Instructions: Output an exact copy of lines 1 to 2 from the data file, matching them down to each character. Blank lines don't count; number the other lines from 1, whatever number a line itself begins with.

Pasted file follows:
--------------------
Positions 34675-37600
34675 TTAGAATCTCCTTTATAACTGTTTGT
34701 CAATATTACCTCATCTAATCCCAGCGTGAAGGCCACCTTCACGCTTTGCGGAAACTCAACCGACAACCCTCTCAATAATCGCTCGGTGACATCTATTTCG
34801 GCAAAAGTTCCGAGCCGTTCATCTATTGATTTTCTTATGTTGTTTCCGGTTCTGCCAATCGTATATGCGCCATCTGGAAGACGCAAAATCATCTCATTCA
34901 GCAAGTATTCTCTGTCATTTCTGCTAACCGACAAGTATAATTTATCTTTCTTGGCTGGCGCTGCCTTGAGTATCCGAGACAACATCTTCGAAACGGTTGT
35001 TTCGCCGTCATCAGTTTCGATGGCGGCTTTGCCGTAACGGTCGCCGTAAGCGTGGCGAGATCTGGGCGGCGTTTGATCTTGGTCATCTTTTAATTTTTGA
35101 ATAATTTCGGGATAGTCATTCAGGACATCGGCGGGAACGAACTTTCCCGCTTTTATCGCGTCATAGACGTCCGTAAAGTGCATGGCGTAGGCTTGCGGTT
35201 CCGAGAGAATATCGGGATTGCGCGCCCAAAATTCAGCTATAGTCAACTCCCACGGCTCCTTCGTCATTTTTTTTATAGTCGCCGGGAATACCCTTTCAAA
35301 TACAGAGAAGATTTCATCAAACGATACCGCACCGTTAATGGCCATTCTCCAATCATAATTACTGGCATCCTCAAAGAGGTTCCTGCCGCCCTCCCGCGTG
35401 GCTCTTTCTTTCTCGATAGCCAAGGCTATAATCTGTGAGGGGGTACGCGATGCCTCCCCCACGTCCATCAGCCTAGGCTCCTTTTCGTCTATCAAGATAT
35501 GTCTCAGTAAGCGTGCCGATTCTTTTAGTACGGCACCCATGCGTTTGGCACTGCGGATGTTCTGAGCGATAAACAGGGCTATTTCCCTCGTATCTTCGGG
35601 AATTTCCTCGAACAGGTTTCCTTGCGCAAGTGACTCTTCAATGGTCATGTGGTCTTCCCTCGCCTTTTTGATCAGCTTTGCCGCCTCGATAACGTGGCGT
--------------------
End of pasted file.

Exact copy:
Positions 34675-37600
34675 TTAGAATCTCCTTTATAACTGTTTGT